Data from: Resource-driven encounters among consumers and implications for the spread of infectious disease

When using this dataset, please cite the original article.

Borchering RK, Bellan SE, Flynn JM, Pulliam JRC, McKinley SA (2017) Resource-driven encounters among consumers and implications for the spread of infectious disease. Journal of the Royal Society Interface 14(135):20170555. doi:10.1098/rsif.2017.0555

Additionally, please cite the Movebank data package:

Bellan SE, Getz WM (2017) Data from: Resource-driven encounters among consumers and implications for the spread of infectious disease. Movebank Data Repository. doi:10.5441/001/1.n1r7ds5r
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Package Identifier doi:10.5441/001/1.n1r7ds5r  
 
Abstract Animals share a variety of common resources, which can be a major driver of conspecific encounter rates. In this work, we implement a spatially explicit mathematical model for resource visitation behaviour in order to examine how changes in resource availability can influence the rate of encounters among consumers. Using simulations and asymptotic analysis, we demonstrate that, under a reasonable set of assumptions, the relationship between resource availability and consumer conspecific encounters is not monotonic. We characterize how the maximum encounter rate and associated critical resource density depend on system parameters like consumer density and the maximum distance from which consumers can detect and respond to resources. The assumptions underlying our theoretical model and analysis are motivated by observations of large aggregations of black-backed jackals at carcasses generated by seasonal outbreaks of anthrax among herbivores in Etosha National Park, Namibia. As non-obligate scavengers, black-backed jackals use carcasses as a supplemental food resource when they are available. While jackals do not appear to acquire disease from ingesting anthrax carcasses, changes in their movement patterns in response to changes in carcass abundance do alter jackals' conspecific encounter rate in ways that may affect the transmission dynamics of other diseases, such as rabies. Our theoretical results provide a method to quantify and analyse the hypothesis that the outbreak of a fatal disease among herbivores can potentially facilitate outbreaks of an entirely different disease among jackals. By analysing carcass visitation data, we find support for our model's prediction that the number of conspecific encounters at resource sites decreases with additional increases in resource availability. Whether or not this site-dependent effect translates to an overall decrease in encounters depends, unexpectedly, on the relationship between the maximum distance of detection and the resource density.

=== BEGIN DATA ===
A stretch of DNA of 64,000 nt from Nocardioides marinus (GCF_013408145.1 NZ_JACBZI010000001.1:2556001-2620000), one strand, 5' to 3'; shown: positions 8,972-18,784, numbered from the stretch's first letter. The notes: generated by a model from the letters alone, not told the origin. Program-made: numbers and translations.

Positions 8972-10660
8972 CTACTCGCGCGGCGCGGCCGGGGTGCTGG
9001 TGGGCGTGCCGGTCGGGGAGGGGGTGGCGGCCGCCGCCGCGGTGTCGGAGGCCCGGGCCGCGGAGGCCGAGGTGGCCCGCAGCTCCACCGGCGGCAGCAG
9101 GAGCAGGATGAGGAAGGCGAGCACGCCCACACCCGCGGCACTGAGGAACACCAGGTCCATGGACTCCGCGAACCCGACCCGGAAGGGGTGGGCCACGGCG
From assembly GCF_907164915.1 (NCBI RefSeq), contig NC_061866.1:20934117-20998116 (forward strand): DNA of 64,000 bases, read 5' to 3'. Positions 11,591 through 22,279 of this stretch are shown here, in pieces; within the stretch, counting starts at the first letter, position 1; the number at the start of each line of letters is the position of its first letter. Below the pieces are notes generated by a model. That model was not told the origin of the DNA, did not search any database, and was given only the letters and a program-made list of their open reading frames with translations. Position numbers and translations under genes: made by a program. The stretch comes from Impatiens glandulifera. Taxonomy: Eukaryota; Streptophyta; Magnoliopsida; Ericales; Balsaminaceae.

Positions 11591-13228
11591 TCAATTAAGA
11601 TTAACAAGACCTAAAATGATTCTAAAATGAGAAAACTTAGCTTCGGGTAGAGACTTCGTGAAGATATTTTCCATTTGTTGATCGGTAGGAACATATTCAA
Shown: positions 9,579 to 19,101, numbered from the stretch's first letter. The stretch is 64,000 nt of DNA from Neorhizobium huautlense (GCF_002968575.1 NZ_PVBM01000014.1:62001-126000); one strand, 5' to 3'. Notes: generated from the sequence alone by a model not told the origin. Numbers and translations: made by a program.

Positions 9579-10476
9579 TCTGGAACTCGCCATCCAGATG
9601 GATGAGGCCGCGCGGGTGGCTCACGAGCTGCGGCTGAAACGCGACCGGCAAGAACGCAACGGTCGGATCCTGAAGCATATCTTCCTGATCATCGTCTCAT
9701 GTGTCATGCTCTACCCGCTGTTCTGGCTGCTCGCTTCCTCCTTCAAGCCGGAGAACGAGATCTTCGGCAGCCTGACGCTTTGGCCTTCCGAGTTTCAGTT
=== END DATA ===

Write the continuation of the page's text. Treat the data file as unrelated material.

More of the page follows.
Keywords animal foraging, animal movement, animal tracking, black-backed jackal, Canis mesomelas, disease ecology, Etosha National Park, jackal,

Black-backed jackal, Etosha National Park, Namibia View File Details
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Black-backed jackal, Etosha National Park, Namibia-reference-data View File Details
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Download: Black-backed jackal, Etosha National Park, Namibia-reference-data.csv ( 4.848Kb )
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carcassLocations View File Details
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Download: carcassLocations.csv ( 17.34Kb )
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